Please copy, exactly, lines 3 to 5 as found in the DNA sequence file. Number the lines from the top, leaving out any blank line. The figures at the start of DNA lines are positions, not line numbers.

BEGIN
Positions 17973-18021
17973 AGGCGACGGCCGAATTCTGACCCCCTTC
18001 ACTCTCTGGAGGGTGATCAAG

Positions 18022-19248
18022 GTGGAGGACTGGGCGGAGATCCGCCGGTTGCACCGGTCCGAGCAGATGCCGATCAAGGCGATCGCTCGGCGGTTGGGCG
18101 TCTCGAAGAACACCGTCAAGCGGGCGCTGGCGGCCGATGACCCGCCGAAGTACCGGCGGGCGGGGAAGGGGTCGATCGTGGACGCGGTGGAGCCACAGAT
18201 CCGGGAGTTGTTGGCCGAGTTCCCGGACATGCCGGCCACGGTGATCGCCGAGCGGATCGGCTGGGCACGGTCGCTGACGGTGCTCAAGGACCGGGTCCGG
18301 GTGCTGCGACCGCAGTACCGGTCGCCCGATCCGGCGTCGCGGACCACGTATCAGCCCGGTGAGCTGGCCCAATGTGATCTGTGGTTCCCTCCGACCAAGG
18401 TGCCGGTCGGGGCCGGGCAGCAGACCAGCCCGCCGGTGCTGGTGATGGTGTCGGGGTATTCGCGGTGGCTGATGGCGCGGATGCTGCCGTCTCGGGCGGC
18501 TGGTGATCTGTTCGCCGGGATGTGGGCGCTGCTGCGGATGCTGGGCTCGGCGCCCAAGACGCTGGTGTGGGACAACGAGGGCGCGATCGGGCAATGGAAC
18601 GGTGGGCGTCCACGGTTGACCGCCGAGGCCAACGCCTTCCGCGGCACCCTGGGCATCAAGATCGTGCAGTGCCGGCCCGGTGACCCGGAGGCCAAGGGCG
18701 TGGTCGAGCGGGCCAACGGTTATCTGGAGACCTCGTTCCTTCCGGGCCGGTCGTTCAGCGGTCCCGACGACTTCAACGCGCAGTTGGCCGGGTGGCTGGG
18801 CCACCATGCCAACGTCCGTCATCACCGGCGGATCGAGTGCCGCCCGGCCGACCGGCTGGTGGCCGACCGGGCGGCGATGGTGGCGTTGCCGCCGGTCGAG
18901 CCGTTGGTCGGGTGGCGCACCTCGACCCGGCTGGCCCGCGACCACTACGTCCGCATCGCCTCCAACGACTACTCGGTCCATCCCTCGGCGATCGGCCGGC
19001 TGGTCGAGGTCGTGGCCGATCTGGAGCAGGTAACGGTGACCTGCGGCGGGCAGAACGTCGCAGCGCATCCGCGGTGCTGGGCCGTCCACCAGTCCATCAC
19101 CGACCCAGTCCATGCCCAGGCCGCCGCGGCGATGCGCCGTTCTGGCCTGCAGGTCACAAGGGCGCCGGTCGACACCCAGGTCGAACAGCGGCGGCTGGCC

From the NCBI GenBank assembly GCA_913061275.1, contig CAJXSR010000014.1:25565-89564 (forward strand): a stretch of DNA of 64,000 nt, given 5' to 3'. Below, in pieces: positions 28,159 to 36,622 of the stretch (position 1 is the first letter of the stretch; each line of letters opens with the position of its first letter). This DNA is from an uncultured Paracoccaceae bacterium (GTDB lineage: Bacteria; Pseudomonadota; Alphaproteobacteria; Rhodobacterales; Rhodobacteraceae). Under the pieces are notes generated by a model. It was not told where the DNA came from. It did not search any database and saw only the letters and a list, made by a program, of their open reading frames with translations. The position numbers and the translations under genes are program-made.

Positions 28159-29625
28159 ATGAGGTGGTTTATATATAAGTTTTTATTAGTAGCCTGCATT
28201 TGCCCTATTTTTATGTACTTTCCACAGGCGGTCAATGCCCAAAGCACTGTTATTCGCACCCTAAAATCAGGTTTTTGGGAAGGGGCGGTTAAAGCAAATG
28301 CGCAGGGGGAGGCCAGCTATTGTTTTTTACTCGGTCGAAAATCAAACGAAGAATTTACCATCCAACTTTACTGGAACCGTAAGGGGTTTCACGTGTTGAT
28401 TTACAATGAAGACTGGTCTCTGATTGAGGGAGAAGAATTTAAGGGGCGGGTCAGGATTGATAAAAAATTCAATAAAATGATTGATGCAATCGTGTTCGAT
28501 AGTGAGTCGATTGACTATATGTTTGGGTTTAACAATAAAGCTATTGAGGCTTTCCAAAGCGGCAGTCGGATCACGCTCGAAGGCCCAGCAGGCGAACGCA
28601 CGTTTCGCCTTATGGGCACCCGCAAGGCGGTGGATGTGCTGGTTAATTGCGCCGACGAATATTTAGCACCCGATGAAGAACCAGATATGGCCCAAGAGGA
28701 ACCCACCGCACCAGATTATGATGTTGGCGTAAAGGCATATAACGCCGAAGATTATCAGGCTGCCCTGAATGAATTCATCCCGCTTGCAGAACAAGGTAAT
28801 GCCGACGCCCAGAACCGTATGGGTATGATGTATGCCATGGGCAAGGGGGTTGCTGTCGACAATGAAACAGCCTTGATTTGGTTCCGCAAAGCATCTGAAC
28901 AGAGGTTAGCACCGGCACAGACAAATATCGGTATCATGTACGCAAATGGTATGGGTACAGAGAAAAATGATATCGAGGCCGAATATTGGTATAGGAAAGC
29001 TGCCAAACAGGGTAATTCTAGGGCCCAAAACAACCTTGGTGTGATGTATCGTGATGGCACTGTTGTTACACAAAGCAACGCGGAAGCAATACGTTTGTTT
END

18001 ACTCTCTGGAGGGTGATCAAG

Positions 18022-19248
18022 GTGGAGGACTGGGCGGAGATCCGCCGGTTGCACCGGTCCGAGCAGATGCCGATCAAGGCGATCGCTCGGCGGTTGGGCG